The Wired Jester isn’t one for routine – mostly because it means certain things have to happen at certain times and thus it’s a perfectly calibrated recipe for lateness – but using this blog to record the books I’ve read during the year does result in the pleasurable opportunity to look back, in the style of a plump Guardian Review/Newsnight Review critic and
plug the books my mates wrote recommend the ones I most enjoyed. The post has been slightly delayed by the fact I’ve been trying to finish my last book of the year – Crime and Punishment – which looks a reasonable-length paperback, but is actually a very dense 600+ pages. I’m close enough to the end now to judge, though…
* In 2006, I read 25 books; in 2007, this dropped slightly to 24, two of which I still haven’t finished (Don Quixote and C&P); the number of non-fiction books, 8, was up by one.
* Of this year’s novels, only 6 were contemporary1 – less than half the number of last year. This reflected the fact I failed to finish two highly hyped modern novels last year (Rushdie’s latest, and James Meek’s The People’s Act of Love). That, and the fact the new novels I did want to read in 2007 were all hardbacks, and while I got a couple of them (William Gibson’s newest, and David Peace’s Tokyo Year Zero), in general, I’m waiting for the paperbacks. Hardbacks are too bulky to carry with me on my way to work, which is where I do most of my reading. It’s no wonder Picador is planning to marginalise the hardback and prioritise the paperback – about time.
* As with 2006, in 07 the contemporary novels I read were mostly let downs: I eagerly awaited Spook Country, got it in hardback, zipped through it in a couple of weeks and was rewarded with a generic Gibson plot (accurately skewered here) and flat, dull characters. Pattern Recognition, his previous book, was far more of a success – although even with that, I found the characterisation was ultimately flawed and so stumbled in the end. In Spook Country, these weak elements come to the fore, and Gibson’s traditional strengths – the atmosphere, setting, the verse-chorus-verse pulse of familiar-strange-familiar that marks out the best of his writing – were diluted and lacking in strength. Despite its length, Spook Country felt slight and ephemeral, and a far cry from the strangely definite worlds he’s created in the past.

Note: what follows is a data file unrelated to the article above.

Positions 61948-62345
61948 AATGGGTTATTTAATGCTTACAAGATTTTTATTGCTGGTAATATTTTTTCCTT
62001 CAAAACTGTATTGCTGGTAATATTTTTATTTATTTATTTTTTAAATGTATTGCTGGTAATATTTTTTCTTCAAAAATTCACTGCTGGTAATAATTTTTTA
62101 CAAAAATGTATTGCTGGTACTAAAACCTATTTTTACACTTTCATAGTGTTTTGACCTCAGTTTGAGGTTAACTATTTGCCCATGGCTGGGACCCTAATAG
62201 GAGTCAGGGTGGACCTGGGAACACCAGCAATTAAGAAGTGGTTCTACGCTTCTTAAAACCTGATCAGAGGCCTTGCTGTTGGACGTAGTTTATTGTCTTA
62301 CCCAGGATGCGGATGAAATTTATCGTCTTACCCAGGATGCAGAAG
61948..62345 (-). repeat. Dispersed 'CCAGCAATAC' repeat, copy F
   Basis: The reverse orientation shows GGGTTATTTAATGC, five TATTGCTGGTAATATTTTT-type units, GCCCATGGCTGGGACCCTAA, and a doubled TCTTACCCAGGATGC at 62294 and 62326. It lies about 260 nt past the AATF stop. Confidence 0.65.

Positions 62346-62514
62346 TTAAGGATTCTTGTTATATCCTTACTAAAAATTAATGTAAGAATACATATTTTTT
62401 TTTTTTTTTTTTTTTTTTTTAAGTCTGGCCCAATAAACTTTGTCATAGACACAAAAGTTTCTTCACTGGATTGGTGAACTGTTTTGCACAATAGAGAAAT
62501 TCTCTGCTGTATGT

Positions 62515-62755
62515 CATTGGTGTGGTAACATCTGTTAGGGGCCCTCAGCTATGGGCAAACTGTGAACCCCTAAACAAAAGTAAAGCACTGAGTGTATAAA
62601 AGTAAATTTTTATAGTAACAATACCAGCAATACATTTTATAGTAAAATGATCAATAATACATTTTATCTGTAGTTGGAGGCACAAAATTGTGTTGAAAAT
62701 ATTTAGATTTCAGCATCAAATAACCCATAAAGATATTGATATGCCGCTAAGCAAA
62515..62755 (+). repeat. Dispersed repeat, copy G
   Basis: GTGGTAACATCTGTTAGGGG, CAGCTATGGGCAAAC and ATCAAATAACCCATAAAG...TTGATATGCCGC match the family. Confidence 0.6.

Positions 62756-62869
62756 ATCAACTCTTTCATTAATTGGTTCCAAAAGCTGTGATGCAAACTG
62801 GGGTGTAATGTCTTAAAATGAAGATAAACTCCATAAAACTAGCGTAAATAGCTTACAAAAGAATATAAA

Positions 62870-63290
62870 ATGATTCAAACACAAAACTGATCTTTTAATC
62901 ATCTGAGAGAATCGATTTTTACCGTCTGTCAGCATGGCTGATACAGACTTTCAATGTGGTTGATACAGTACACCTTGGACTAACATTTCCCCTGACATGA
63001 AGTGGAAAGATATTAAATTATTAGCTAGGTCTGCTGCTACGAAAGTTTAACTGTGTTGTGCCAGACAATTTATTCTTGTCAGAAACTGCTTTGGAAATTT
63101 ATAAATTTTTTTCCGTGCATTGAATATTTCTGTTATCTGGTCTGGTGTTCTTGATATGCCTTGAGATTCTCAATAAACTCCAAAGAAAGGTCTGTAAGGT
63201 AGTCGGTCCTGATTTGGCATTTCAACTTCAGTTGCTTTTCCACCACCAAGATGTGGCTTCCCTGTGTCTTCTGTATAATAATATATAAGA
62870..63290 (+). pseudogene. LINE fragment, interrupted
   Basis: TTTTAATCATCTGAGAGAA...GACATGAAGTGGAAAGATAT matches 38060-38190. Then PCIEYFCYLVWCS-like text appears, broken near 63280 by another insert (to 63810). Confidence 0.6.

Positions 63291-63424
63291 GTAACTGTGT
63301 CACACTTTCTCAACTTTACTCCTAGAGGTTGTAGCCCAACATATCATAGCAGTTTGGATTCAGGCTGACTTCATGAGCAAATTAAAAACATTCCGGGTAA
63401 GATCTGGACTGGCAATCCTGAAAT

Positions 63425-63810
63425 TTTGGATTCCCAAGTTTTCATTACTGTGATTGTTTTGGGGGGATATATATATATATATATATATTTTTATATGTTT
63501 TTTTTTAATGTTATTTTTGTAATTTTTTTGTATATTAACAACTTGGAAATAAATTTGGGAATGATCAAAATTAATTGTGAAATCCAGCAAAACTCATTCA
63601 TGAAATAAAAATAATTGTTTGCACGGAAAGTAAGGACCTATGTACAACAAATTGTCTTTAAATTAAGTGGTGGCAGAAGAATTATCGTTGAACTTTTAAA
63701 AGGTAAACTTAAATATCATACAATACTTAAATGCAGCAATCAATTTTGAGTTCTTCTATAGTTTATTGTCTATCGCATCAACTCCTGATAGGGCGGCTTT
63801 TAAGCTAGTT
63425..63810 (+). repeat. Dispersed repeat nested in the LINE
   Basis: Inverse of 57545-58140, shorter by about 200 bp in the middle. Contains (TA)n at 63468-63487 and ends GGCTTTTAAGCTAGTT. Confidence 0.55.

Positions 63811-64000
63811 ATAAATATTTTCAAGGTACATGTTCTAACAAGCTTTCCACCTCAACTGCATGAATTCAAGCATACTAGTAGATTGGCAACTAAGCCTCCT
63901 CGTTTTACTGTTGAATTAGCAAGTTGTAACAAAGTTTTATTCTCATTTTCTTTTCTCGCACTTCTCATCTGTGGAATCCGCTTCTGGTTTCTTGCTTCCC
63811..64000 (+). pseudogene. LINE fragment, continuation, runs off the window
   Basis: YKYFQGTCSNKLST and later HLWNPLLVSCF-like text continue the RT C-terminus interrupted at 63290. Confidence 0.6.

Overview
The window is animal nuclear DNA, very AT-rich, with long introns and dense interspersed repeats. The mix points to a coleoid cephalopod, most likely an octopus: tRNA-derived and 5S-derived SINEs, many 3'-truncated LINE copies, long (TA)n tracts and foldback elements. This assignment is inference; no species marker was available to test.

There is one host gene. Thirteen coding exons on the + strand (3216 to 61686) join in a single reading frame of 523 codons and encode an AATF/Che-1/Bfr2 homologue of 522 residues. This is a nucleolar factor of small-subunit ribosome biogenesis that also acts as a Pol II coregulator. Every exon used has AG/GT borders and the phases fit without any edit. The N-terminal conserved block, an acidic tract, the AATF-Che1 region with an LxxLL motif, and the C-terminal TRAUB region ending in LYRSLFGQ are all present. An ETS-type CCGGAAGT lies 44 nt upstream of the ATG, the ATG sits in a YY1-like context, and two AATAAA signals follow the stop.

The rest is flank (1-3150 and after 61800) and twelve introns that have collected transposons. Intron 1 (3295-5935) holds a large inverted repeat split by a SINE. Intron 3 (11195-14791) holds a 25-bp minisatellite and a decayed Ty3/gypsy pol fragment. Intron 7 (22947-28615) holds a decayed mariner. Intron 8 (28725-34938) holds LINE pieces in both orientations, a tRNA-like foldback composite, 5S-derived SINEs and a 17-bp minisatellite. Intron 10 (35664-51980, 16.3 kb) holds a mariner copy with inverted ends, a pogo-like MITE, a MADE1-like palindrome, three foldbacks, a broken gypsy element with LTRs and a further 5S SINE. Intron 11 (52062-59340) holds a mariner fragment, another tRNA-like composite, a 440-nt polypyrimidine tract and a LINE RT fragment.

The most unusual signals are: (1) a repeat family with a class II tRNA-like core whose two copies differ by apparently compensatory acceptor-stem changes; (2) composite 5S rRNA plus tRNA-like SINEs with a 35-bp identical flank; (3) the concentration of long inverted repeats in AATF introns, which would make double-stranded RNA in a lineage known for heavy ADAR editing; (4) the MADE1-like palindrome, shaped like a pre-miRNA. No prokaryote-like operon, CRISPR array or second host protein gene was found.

I’ve read almost all of Gibson’s novels, so perhaps, in part, some of my criticisms are the wailings of a fan who liked a certain style, and who doesn’t appreciate the new one. Tokyo Year Zero was the first of David Peace’s books I’ve read, and while it means I have nothing to compare it to, it was as disappointing as Spook Country. Hyped by both the serious book press and men’s lifestyle mags such as Esquire, it sounded great, appealing to my fascination with Japan and my interest in literary writing, as it’s a detective story set in the ruins of postwar Tokyo by a Granta-listed writer. I was expecting to love it… and did. For the first few pages. The writing is heavy with literary tricks – repetition, patterning, intercut stream-of-conscious pasages – all of which boil up a tremendously vigorous, tangible vision of a defeated, wrecked city. Unfortunately, the plot is woeful and the characters extremely simplistic. The twist is repeatedly flagged up and there’s even a ‘but it was all a dream’ moment at the end. It does make you wonder if book reviewers finish the stuff they talk up… Compared, say, to the writing behind The Wire, a TV show, which while not historically set, deals with a comparably bleak urban environment, Tokyo Year Zero comes across as entirely lacking subtlety and insight.
* Two contemporary writers didn’t disappoint though. Jonathan Safran Foer wrote my favourite read of 2006, Everything is Illuminated, and his most recent, Extremely Loud and Incredibly Close was a beautiful book, too. It’s not quite, in my mind, as great as its predecessor – it seems smaller in scale somehow, and while the central character, Oskar, is a fantastic creation, the supporting cast is less interesting than in Everything is Illuminated. That said, it’s still a brilliant book. not quite, however, as revelatory as David Mitchell’s Black Swan Green. This is a book consciously set on a far smaller scale than his previous ones, yet despite its mundane, coming of age beginnings, it ends as something quite remarkable.
* I was desperate, after my degree, to read more contemporary fiction, but now I’m going back to the classics.The three I read this year, Don Quixote, Madame Bovary and Crime & Punishment all impressed: C&P would probably be my favourite, and book of the year. Obviously it’s a huge literary achievement etc etc, but the biggest reason, I’d say, that its worth reading as a reader (rather than critic or student) is how… well, I want to say powerful and vivid, but these words seem flat and callow for C&P. Rendered hollow by overuse. C&P is so affecting that it’s physical; it’s breathless, disgusting, charming and shocking in a manner that only King Lear, in my reading experience, can compare to. Brilliant.
1 Written after I was born (1980).